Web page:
Step-By-Step Self Publishing on Kindle: Getting Started

It’s all at the tip of your fingertips.

You see it. Wealth, fame, and immortality. Your destiny is in your hands. It’s written on the proverbial page. Now all you have to do is get it from your hands and into the hands of others. As quickly as possible.

Ta-da, Amazon Kindle’s instant gratification, self publishing platform – Kindle Direct Publishing (KDP).

Wait one second. You might want to rein in that horse there, partner.
 Photo Credit: Dai KE, Article Credit: BC Brown
Kindle is a fantastic opportunity to take total control of one’s writing to get it to the public but, keep in mind, that it is a lot of work to write, edit, design, publish, and market your own novel. To see tips on marketing your novel read this article. For today, we’re going to start with the basics of getting your novel on the KDP platform.

Create an Amazon account. Fairly self explanatory, you will need an Amazon account in order to use KDP. Once that is created, you will have the opportunity to go directly to KDP to begin work on self publishing your book. I cannot stress the importance of making absolutely sure your book is ready to be published before taking this step.

KDP Account Information. Don that business professional hat; you’re in the publisher seat, baby.

  • Publisher Information. Before choosing to publish, after all the technical “author” details like editing, formatting, layout and cover design, you have to decide who your company is. Many writers will chose an “imprint name” that represents their books. It’s important to pick a name that is unique but also encompasses what you write now and what you might write in the future. Due diligence in researching your imprint name is required. You don’t want to inadvertently steal someone else’s hard word.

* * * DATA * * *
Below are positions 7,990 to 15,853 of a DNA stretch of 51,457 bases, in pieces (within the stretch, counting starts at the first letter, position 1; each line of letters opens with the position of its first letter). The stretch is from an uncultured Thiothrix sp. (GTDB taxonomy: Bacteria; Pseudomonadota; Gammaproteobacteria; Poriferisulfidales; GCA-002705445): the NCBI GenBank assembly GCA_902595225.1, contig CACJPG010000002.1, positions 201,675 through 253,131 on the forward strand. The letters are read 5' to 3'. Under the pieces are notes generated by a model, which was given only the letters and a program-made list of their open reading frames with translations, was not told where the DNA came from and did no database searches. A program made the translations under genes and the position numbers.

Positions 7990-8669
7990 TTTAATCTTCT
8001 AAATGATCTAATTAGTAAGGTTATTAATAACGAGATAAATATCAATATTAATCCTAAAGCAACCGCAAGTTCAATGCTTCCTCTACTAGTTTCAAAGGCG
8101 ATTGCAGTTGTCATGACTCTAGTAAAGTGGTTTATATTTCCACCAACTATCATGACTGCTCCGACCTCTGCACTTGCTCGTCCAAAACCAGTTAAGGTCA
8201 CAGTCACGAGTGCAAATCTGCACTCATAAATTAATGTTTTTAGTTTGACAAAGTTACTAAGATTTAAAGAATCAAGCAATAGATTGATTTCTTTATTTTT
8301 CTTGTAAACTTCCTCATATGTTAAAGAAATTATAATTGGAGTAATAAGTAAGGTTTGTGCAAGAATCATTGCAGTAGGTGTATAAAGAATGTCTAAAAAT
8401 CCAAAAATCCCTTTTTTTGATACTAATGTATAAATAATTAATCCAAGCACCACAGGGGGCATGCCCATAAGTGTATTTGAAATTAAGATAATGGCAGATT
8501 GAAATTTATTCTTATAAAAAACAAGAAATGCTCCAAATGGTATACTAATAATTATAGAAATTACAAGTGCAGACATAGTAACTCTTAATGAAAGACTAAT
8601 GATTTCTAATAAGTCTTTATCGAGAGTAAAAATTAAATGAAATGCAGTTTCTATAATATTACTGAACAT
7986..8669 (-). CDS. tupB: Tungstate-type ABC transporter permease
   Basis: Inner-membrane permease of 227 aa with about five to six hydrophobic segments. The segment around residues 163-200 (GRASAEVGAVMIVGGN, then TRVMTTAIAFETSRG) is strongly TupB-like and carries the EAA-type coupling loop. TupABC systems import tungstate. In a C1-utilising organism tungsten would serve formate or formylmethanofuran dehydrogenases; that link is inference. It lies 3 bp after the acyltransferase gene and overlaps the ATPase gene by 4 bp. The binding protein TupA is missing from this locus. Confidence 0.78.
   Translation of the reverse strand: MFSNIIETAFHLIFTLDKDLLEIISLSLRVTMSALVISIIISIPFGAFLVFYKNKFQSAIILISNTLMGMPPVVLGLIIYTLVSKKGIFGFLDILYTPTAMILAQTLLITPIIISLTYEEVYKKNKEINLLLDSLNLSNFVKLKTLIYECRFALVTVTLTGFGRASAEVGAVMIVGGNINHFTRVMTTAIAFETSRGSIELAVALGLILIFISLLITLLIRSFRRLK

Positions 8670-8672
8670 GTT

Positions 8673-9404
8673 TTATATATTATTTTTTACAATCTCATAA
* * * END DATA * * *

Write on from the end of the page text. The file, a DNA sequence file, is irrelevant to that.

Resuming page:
• Payment Information. Even those who write for love or art want to get paid if they’re charging. With KDP almost all royalties are done via electronic funds transfer, so have your banking information ready. I keep my royalties separate from my primary funds (for easier accounting purposes) and created a special savings account with my bank. It isn’t a necessary step however, if you are more organized and a better grown up than I am.
  • Business Type. There are 3 types of businesses to choose from: individual, partnership, and corporation. Go with “Individual” if your book isn’t affiliated with any business except your designated imprint. With the “Individual” account, you’ll use your social security number to register under.
Royalty Rates and Royalties. Now that you’ve told Amazon where to pay you, you should tell them how much to pay you. There aren’t any hard and fast rules to pricing books. But there are a number of good suggestions to keep in mind when pricing your work for the market. Personally, I do a little genre research. If fantasy ebooks are selling, on average, for $5.99 I will use that as a benchmark for pricing my novel. You want to keep in mind what you consider your work valued at, but you also want to be careful not to price yourself out of the market.
Amazon allows you to set your royalties manually for each book you upload. While those rates change from time to time, typically you can select to keep either 30% of your royalties or 70% of your royalties. Understand that, while it may seem like a no brainer to keep a great royalty profit margin, there are benefits offered through KDP at choosing the smaller royalties.
Okay, so now we’ve reviewed the most very basic requirements to self publishing your book on Amazon’s Kindle Direct Publishing. Look for more information about going through the steps required on each individual book project. 

BC Brown
BC Brown is the author of three novels and has participated in multiple short story anthologies. Having committed almost every ‘bad deed’ in the book of ‘How to Be An Author’, she now strives to educate others through humor and simple instruction.
Books: A Touch of Darkness ◘ A Touch of Madness ◘ Sister Light (out of print)

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